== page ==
Great leap forward for free Wi-Fi in the UK

20 May 2009

Can free Wi-Fi ever be a bad thing? We’ve done some rudimentary mathematics using our fingers and toes and decided that no, it can not. So it’s hats off to a new company, Freerunner, who are promising to spread free Wi-Fi all over the land, starting off in the North East of England.

They’re aiming to supply Wi-Fi to  “underserved and digitally remote” areas of the UK with the installation of free-to-use access points in public and commercial venues. The venue pays, at a cost that Freerunner says is significantly less than rivals such as The Cloud and BT, and we, the customers get free internet access.

They’ll also be providing their services free-of-charge to what they describe as “community-oriented venues” – public libraries, community centres, schools etc. If you’re a business that already has a broadband connection that you’d like to share with your customers now, you can do it for as little as £149.99 (plus VAT) per year. As far as we can see, everyone’s going to win out of this one.



  • Nobby
    Whether everyone wins depends on the policy of the business that pay for it. There used to be a decent independent coffee shop near us. Their rules are that to use free wifi you have to buy a drink/food every hour. Fair enough, they have to make some money back to make the service worthwhile. The problem is they never had that many seats or tables. Now they often have one person sitting per table, buying the cheapest drink or sandwich once every hour or so. Regular customers can no longer sit down - there are plenty of free seats, but no tables unless you want to share with someone with a laptop. So regular customers go elsewhere and the business has less customers than they used to get, because the loners with laptops take up all the tables and extend their drinks as much as possible to avoid paying for more.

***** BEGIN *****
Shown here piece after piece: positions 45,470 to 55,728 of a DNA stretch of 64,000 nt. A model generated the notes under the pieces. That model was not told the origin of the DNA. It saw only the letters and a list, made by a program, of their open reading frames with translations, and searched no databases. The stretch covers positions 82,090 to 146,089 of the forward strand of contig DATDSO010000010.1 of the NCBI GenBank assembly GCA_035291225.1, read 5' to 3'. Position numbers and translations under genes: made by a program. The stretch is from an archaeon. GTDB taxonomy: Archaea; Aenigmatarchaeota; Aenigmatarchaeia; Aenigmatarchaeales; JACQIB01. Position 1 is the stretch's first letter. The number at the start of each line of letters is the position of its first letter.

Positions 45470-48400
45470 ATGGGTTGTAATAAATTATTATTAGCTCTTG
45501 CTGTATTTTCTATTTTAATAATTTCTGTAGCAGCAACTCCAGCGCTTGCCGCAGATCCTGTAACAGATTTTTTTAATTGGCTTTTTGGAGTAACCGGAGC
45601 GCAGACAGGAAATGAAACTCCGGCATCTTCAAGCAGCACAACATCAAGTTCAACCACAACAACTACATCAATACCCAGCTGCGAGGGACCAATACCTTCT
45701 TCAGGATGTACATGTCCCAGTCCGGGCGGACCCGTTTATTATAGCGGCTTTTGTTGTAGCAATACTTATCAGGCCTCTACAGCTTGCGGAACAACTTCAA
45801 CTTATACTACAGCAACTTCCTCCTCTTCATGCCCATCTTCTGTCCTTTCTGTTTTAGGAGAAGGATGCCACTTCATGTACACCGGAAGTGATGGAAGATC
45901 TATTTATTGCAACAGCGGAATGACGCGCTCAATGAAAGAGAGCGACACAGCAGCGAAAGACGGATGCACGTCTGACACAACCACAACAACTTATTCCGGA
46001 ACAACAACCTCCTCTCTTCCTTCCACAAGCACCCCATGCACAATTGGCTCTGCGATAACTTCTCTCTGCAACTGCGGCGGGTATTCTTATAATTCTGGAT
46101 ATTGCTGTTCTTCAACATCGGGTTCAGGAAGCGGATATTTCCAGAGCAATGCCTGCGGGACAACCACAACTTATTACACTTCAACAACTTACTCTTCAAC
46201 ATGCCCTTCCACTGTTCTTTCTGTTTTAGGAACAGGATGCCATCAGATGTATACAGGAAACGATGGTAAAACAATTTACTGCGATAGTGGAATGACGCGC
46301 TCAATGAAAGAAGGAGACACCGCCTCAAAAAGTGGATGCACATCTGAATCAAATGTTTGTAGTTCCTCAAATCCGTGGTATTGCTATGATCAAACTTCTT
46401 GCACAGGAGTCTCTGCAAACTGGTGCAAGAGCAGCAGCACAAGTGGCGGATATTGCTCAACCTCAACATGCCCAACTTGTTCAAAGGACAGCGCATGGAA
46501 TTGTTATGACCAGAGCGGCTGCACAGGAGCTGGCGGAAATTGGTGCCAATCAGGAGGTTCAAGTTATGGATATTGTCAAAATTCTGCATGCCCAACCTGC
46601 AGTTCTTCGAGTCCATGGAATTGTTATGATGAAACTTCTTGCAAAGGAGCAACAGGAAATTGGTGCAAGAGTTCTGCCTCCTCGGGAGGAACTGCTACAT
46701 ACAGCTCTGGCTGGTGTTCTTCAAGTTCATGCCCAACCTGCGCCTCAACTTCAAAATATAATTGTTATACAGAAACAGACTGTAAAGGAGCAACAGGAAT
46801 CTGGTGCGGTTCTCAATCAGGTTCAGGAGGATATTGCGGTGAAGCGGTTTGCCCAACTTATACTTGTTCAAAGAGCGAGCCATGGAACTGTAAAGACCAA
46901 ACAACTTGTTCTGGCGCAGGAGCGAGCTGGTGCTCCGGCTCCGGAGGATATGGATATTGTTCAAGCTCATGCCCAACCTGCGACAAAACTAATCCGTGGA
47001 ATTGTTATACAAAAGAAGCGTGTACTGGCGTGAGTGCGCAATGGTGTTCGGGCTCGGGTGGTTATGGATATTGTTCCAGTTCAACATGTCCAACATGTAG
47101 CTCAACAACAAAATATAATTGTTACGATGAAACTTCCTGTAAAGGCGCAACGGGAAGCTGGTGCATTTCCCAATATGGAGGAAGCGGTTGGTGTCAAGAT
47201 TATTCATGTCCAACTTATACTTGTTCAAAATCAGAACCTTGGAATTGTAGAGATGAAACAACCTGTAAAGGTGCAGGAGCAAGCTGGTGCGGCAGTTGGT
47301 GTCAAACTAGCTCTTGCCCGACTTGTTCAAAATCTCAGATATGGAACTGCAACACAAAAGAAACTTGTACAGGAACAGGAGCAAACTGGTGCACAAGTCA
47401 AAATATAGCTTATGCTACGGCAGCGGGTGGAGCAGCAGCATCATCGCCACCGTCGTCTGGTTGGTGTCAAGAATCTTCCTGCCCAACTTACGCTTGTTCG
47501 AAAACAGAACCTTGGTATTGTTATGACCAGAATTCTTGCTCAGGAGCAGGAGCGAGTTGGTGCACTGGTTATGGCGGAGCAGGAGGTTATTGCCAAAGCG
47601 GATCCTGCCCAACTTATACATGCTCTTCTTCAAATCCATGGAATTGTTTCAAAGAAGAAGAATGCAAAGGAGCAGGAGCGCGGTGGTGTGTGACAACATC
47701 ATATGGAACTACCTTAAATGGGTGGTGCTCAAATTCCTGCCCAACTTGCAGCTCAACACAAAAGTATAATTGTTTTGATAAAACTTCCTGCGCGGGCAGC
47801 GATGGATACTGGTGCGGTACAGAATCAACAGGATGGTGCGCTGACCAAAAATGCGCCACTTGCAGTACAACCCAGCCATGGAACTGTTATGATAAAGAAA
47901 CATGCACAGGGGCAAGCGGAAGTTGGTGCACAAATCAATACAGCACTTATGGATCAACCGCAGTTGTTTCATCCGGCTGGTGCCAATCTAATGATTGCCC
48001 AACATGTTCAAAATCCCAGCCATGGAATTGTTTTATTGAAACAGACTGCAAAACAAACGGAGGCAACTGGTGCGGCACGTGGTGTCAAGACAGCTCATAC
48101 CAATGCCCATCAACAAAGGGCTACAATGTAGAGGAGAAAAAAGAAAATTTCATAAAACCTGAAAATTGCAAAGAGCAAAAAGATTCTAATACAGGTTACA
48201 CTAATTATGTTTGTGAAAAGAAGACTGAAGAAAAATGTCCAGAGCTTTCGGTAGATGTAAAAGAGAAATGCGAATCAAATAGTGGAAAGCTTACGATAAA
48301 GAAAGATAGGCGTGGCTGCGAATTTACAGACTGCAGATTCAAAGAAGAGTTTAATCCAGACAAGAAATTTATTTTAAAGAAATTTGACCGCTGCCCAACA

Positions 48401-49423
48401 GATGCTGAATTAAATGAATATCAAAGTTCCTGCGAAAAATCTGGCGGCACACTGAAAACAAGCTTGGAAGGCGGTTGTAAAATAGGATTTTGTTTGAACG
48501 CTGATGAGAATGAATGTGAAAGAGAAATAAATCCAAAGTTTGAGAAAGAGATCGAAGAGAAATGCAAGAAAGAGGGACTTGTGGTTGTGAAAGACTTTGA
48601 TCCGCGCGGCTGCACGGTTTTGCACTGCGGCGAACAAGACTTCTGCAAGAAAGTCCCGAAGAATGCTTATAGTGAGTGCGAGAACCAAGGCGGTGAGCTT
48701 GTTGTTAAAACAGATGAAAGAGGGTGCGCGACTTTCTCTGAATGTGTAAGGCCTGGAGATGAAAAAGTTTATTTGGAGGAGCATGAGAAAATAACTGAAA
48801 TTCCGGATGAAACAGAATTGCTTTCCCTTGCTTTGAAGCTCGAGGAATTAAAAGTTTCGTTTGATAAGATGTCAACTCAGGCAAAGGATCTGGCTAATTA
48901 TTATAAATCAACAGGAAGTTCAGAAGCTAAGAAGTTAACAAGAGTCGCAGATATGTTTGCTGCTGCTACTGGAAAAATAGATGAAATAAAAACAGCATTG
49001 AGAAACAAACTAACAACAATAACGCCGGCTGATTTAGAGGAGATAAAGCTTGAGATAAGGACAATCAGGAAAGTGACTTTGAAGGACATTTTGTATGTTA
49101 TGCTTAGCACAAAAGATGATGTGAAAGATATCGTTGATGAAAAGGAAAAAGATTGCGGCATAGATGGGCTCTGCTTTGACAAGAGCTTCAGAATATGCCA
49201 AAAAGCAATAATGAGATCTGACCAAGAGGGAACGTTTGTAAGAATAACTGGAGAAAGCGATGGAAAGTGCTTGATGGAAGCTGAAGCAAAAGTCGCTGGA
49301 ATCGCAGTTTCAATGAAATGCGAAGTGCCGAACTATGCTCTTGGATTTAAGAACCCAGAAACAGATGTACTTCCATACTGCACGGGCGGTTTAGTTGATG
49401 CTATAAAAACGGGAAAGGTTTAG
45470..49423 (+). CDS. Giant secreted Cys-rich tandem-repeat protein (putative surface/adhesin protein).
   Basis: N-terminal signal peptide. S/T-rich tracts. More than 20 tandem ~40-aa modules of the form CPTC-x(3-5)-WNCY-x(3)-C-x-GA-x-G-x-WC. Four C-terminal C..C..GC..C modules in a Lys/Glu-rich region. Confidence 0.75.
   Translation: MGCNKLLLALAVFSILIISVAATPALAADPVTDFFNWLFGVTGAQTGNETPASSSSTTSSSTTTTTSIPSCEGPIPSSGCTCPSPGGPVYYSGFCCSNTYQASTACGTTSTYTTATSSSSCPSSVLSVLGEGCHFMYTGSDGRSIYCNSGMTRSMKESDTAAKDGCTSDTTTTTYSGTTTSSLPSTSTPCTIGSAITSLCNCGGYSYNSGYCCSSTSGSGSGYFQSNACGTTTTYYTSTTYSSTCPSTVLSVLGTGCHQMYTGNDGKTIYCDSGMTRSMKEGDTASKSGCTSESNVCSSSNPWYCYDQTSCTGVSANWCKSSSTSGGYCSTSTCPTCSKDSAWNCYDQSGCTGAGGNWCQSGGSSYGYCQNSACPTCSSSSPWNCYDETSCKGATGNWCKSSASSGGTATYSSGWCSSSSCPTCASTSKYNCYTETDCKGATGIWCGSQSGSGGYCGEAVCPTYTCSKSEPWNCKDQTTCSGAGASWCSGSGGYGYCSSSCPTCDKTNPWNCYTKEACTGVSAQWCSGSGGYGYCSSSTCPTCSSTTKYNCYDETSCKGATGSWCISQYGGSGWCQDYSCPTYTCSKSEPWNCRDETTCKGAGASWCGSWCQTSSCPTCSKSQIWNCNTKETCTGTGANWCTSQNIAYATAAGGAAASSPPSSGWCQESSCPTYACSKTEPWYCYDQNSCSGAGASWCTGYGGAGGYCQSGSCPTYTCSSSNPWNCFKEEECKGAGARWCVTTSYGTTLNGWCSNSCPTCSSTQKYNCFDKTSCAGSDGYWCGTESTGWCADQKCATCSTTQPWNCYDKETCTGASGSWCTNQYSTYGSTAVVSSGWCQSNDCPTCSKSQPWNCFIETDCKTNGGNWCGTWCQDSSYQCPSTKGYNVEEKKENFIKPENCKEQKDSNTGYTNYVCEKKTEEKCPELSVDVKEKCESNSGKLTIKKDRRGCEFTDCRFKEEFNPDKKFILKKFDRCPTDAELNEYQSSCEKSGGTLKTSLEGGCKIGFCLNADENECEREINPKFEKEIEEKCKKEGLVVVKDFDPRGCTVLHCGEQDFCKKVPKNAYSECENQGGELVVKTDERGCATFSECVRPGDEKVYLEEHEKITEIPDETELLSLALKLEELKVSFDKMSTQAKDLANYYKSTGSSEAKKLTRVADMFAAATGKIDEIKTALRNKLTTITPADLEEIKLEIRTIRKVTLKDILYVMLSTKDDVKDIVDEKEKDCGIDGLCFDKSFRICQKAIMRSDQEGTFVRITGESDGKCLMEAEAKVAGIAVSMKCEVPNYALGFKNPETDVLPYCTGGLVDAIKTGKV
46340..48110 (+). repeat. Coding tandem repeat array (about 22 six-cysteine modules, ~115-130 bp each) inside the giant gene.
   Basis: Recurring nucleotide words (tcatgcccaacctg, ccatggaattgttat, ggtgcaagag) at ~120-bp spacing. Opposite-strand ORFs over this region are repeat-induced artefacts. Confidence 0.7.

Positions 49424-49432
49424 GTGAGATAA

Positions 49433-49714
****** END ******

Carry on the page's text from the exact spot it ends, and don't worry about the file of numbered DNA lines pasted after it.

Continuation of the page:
• Pete
    Cant really complain about it can you tho (relating to no free tables.) I visit this site through the hotukdeals link, the website that posts bargains then basically says ‘buy as many of these as you can, theyre cheap.’ So cant complain about people buying a coffee, say £3, then using the internet for an hour. My 12Gb dongle cost £100, know what id rather pay. ( Tho im not one of the people who would sit taking the space – I would feel that im taking the mick.)
  • james
    Uses your existing broadband connection - we send you the WiFi access point and you plug it in So all they do is customise your hotspot for £150?
  • Dont B.
    Might aswell buy a fon router. That does the same thing.
  • Paul N.
    While fon is great it's an entirely different proposition to the one above.
  • Freerunner B.
    [...] few months ago, we were happy to report on the launch of a company, Freerunner, whose aim is to supply WiFi to  “underserved and digitally remote” areas of the UK with the [...]

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